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“A COLT THAT CAME IN FROM THE COLD” – MODEL 1911 COLT PISTOL IDENTIFIED TO LT. WALLACE W. MILLARD, 31ST INFANTRY REGIMENT, AMERICAN EXPEDITIONARY FORCE – SIBERIA 1919-1920:  Manufactured in 1915, this Model 1911 Colt Pistol, bearing a unique and historically significant pair of grips, was purchased from the Vladivostok Siberia Ordnance Depot in December of 1919 by then 2ND Lt. Wallace W. Millard, U.S. Army, who was stationed in Siberia with the 31ST Infantry Regiment.   How the young lieutenant came to be in this frigid region of Russia, and how he acquired this Colt, is interwoven in an event in American history that is unknown to all but a few military historians and an even smaller community of collectors. 

In the summer of 1918, the situation in Russian was chaotic.  Having suffered the heaviest casualties of any participant in the First World War, and after three years of poor leadership, numbing hardships, and one defeat after another, the Russian army had begun to disintegrate.   Undisciplined soldiers led by Bolshevik revolutionaries, Czarist officers, and Cossack warlords roamed Russia at will, looting the countryside to feed and equip their lawless bands as the opponents coalesced into two main factions - the Bolshevik "Reds" and the monarchist "Whites".   

As the situation in Russia deteriorated, the Allies contemplated sending an expedition to Siberia not only to reestablish the critical Eastern Front against Germany, but to deal with several other international concerns.   Vast amounts of supplies provided by the Allies to aid Russia's war effort were now at risk - the Port of Vladivostok alone had accumulated supplies valued at $750,000,000.  Large numbers of German and Austro-Hungarian prisoners of war had been held in Siberia.  As the Russians abandoned their prisoner-of-war camps, these POW’s not only were feared as possible reinforcements for the Germans, but included in the ranks of these POW’s were large numbers of Czechs and Slovaks who had been drafted into the Austro-Hungarian Army.  Upon the collapse of the Austro-Hungarian Empire the Slavic minorities formed their own countries and Czechoslovakia pledged to join the war against Germany if the Allies would transport its men home from Siberia.  Complicating the allies’ interest in Siberia was Japan's thinly veiled intent to expand its empire into the Asian mainland - an aim that had been frustrated by the American brokered peace treaty that ended the Russo-Japanese War in 1905.  Japan had joined the war against Germany; however it was with an eye on Germany's Pacific territories.  Taking advantage of the chaos and the power vacuum in Asiatic Russia, Japan garrisoned over 70,000 of her troops in Siberia with the intent of assuming control of the province.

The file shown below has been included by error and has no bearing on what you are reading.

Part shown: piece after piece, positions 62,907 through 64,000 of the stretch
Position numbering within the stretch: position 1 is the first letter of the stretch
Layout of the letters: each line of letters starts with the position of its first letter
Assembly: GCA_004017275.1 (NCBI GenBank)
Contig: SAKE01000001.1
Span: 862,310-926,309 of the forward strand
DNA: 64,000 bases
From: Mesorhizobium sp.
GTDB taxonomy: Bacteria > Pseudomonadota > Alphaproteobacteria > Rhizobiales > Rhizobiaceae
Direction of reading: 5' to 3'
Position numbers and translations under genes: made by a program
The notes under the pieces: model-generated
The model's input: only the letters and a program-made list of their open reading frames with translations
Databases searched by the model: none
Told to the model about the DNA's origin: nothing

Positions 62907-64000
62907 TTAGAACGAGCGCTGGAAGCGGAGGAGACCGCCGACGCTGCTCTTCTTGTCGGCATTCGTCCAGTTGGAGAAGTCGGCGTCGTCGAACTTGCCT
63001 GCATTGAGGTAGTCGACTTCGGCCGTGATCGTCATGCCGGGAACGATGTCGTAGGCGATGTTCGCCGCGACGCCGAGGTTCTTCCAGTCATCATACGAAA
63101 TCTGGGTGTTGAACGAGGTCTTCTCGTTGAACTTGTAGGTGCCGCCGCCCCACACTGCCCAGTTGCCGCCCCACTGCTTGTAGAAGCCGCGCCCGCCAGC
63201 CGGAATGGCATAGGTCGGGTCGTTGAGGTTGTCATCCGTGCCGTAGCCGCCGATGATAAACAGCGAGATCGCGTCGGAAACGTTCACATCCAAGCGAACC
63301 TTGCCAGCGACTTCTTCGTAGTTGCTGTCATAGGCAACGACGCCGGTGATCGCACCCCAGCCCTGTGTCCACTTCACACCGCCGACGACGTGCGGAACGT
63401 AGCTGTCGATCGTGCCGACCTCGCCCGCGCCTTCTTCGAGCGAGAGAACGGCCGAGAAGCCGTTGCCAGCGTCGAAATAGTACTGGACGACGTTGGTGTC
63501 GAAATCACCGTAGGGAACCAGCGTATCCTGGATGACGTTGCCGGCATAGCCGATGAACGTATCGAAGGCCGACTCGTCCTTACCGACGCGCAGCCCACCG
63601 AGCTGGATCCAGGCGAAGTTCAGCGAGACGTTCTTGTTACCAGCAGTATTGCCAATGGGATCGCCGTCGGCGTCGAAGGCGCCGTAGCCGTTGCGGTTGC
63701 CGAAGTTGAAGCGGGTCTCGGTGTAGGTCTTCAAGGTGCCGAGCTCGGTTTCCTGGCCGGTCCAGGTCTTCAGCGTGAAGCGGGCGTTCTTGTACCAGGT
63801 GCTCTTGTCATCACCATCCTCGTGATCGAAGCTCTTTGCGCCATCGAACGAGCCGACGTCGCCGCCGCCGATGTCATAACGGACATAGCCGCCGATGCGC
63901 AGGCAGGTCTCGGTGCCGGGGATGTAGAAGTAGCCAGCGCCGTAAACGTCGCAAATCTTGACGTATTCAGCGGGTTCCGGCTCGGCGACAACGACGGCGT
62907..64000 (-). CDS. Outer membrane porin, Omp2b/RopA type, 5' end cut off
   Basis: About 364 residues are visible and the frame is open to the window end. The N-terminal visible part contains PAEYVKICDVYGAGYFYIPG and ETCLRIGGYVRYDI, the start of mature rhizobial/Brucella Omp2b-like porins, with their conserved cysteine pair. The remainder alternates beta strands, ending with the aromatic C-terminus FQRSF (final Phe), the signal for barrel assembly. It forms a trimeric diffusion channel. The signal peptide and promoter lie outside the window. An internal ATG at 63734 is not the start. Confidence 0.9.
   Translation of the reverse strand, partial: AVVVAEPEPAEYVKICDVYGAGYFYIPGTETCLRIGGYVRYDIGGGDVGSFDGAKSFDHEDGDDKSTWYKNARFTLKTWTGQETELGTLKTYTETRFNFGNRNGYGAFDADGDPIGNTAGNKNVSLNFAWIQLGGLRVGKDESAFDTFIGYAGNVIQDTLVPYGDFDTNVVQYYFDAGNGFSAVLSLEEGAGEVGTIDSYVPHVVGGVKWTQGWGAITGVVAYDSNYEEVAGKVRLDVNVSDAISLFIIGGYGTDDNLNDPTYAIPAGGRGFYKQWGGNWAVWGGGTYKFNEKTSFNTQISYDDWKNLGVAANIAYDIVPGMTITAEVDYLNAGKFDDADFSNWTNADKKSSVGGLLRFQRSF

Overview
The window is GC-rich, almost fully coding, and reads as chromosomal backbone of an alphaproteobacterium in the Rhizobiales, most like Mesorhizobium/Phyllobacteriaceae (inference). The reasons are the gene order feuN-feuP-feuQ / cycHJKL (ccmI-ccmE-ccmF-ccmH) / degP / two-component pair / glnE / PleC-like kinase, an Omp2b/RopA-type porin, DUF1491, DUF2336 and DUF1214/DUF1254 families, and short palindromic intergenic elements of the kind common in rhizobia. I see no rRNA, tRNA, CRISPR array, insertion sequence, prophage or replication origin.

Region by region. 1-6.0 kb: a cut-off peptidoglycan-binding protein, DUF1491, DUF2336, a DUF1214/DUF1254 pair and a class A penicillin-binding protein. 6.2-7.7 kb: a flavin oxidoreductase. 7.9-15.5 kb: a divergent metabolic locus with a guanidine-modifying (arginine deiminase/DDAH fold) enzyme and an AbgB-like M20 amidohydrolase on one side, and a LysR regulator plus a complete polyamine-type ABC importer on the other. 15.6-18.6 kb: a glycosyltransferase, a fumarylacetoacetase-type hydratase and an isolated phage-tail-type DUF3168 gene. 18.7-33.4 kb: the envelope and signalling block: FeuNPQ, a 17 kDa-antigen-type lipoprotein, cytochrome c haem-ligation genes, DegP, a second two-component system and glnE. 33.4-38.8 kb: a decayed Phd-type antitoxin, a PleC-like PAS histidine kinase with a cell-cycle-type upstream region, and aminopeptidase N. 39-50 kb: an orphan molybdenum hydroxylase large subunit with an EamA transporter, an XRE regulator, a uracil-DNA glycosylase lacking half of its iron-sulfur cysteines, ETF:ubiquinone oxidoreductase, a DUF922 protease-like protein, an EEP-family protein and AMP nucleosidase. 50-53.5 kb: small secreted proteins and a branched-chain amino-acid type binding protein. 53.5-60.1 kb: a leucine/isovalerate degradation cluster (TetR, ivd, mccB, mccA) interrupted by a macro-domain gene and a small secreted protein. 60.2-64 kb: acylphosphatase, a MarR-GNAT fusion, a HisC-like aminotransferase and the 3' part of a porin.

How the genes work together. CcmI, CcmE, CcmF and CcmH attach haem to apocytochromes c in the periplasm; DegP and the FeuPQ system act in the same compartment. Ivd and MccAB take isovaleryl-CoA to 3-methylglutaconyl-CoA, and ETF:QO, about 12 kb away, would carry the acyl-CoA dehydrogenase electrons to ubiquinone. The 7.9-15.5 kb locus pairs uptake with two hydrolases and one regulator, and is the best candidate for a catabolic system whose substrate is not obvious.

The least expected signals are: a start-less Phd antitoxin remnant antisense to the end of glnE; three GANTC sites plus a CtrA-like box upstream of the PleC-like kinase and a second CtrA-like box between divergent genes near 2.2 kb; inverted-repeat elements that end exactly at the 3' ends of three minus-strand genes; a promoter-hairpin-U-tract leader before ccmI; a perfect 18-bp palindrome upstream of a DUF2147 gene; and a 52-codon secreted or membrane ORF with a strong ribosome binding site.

Ostensibly to prevent stranded war materiel from falling into hostile hands, the Allies decided to occupy the Russian ports.  An American presence in Vladivostok would aid the war effort, secure the stocks of allied war materiel, help the Czechs, and thwart the Japanese ambitions.   After many months of prodding by America’s allies and top advisors in the U.S. State Department, President Woodrow Wilson agreed in July, 1918 to permit limited U.S. participation in an allied expedition to Siberia joining troops from Canada, Czechoslovakia, England, France, Italy, Japan, Poland, and Romania.